It’s a lot easier to eat a few bowls of cereal than three sweet potatoes after dinner. So, when you’re in this stage food quality is less important as your top aim is quantity.

And when it’s not…

When you’re trying to cut, you don’t want to use a super flexible approach to your macros. (i.e.. eating donuts and cake because you can squeeze them in to our daily total.)

Why? Because you don’t get nearly as much bang for your buck.

“If you eat a bunch of tasty food they tend to not be voluminous—think about it in terms of what’s going to keep you more full with 50 grams of carbohydrates: some Skittles or a full size whole grain bagel?,” Shaw said.

“IIFYM has slightly less of an appeal when you think about it that way in terms of food volume, being more satiated, and helping reduce cravings.

Typically what we like to say is if you want to do IIFYM, it’s totally cool and it’s a great diet for a lot of people. But there’s a time and a place for it. When you’re cutting, it’s probably not the best time to do it. Because of those tradeoffs.”

Cutting carbs unnecessarily when dieting is one of the biggest mistakes people make

Timing is everything

No, not nutrients. (We’ll get to that later.)

“Nobody, literally nobody in the entire world can diet forever,” Shaw said. “It’s trying to get into this mindset of ‘I know I need to buckle down, so let’s try to tighten things up a little bit for X amount of time, so I can accomplish my goals. Because ultimately I want to spend the least amount of time in that dieting space as I can and more time in maintenance or even in trying to gain weight.”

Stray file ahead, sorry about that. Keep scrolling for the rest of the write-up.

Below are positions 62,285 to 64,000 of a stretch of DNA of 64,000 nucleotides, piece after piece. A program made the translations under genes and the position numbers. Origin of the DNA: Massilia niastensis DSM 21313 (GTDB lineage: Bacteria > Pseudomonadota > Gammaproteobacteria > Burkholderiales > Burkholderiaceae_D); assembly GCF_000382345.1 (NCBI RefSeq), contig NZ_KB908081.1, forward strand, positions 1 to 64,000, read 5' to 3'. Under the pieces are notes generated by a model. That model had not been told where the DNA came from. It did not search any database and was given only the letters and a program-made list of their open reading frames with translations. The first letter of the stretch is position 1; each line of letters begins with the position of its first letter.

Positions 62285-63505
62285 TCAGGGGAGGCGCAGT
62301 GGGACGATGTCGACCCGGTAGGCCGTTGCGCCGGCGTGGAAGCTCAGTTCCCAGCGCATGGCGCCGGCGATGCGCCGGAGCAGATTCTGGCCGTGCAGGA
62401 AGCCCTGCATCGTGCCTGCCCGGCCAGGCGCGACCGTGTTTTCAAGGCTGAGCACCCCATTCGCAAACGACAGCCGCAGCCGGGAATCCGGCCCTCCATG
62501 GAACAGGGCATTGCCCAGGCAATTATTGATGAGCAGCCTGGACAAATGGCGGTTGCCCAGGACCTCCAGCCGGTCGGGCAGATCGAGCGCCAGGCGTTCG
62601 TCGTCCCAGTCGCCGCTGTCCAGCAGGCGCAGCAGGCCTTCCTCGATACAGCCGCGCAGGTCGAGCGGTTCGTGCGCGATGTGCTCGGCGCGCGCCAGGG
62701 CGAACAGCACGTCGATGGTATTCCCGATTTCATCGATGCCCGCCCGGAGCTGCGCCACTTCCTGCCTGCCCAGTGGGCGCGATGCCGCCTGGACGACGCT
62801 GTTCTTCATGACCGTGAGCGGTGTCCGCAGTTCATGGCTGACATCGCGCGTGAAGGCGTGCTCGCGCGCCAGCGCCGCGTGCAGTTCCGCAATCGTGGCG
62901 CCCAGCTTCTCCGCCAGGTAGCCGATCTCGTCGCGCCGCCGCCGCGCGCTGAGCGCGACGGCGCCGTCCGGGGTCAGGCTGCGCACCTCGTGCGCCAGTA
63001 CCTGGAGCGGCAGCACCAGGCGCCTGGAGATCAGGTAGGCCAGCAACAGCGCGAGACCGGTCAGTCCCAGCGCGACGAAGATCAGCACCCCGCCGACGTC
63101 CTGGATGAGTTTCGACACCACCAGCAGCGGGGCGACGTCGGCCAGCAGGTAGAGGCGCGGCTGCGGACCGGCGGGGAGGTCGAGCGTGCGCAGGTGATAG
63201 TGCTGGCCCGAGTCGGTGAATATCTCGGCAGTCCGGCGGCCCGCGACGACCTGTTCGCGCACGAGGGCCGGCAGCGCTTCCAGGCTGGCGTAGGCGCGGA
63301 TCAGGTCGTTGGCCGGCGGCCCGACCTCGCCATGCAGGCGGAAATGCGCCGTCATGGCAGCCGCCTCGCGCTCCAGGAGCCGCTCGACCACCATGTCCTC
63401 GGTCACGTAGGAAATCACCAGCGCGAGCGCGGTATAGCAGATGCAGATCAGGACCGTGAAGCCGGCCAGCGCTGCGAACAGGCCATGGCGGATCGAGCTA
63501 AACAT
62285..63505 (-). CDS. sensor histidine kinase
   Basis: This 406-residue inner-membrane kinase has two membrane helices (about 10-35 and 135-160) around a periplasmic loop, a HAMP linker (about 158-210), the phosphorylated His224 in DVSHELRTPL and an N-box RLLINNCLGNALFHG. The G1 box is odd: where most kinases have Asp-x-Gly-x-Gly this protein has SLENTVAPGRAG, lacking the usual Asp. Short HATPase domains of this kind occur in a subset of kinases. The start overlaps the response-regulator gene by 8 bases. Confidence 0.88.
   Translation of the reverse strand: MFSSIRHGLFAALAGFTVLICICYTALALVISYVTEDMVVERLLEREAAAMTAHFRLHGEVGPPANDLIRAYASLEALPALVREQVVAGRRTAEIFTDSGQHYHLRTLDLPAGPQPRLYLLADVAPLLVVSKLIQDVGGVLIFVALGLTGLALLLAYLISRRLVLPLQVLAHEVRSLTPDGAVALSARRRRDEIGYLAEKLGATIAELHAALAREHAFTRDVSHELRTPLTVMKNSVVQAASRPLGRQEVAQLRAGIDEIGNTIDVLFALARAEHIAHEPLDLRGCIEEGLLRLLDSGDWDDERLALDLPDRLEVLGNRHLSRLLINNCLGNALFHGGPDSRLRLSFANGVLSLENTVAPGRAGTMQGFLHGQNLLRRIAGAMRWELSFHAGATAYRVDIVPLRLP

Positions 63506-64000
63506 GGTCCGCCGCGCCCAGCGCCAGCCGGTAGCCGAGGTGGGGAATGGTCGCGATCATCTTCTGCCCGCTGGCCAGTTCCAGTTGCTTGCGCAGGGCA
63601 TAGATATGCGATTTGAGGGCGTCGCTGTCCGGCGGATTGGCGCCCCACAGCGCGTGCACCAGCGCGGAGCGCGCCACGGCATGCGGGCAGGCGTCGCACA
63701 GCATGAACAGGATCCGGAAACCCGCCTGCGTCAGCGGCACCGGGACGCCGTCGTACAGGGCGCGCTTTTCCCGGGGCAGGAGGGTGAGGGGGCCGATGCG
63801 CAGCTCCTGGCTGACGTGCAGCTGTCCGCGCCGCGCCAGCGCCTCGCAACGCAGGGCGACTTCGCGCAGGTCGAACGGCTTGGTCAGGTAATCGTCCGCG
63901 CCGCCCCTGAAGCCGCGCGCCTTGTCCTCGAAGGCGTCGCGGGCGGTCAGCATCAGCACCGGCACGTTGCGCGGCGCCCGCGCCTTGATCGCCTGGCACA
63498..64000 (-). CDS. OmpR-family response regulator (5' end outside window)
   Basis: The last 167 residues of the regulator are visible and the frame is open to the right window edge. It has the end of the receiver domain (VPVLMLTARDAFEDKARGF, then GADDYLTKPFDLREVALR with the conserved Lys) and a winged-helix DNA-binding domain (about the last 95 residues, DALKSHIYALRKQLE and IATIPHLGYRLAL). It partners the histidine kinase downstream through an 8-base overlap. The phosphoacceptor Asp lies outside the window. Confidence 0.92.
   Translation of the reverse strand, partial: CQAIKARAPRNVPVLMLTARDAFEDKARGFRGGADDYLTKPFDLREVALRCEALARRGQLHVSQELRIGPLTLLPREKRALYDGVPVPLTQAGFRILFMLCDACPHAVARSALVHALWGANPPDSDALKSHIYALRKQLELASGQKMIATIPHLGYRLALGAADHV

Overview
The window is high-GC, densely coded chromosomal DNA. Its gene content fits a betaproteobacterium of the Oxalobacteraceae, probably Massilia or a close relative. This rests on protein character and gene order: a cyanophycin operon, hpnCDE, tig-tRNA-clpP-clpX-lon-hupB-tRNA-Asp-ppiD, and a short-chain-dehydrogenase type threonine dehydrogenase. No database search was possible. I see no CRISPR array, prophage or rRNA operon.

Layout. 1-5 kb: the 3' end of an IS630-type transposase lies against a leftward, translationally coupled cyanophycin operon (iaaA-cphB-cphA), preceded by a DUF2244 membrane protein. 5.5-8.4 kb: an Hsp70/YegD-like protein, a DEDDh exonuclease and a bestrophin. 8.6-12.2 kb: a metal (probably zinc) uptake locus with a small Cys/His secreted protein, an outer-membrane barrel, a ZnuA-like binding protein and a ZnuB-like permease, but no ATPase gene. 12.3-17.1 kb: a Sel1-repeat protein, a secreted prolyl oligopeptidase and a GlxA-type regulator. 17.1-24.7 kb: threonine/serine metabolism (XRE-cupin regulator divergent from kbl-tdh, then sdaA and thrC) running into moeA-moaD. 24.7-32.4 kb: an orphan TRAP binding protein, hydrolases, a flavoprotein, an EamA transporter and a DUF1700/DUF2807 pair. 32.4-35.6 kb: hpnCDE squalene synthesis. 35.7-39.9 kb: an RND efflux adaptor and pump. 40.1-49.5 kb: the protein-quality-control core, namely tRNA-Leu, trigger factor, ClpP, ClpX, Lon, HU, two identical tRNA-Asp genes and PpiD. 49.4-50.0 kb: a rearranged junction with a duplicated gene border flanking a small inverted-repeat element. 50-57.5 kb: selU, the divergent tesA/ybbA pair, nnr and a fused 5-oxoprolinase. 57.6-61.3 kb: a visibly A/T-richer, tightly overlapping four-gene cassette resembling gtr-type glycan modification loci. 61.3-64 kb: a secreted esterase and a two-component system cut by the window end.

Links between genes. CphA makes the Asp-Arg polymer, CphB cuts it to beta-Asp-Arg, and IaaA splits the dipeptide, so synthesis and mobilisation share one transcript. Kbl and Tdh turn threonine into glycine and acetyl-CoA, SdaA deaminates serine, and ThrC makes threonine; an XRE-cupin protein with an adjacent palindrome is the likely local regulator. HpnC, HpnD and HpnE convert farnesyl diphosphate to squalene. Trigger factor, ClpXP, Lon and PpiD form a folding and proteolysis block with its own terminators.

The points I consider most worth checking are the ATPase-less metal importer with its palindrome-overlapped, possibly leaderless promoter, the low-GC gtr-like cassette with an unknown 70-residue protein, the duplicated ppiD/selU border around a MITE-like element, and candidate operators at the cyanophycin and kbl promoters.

If you’re a strength athlete in the offseason or a CrossFit athlete with no competitions in the near future, that’s a really good time to relax your diet standards a little bit. That’s not to say you just throw in the towel and just eat whatever. Hopefully there’s still some kind of plan in place. But you have to have some down time when it comes to your nutrition.

“Even the most hardcore bodybuilders—I’m talking the elite Mr. Olympia-type—they don’t diet year-round,” Shaw said.  “No one can be 100% perfect on their diet all the time. Trying to expect that is a recipe for disaster and failure.

Traveling, work stress, holidays are all perfectly acceptable times –if they fit within your goals– to be less rigid.

You NEED Carbs. No matter what.

Cutting carbs unnecessarily when dieting is one of the biggest mistakes Shaw sees. (It’s a mistake even elite athletes makes.)

“When people think they have to start cutting calories, there’s this prevailing myth out there that the first thing you have to do is you have to cut carbs first,” he said.

“Cutting carbs is a short term strategy when dieting, instead of a long-term strategy, because you can cut calories but you’re also cutting a bunch of water weight. You’re fooled into thinking you’re having really good results, but eventually your performance is going to tank.”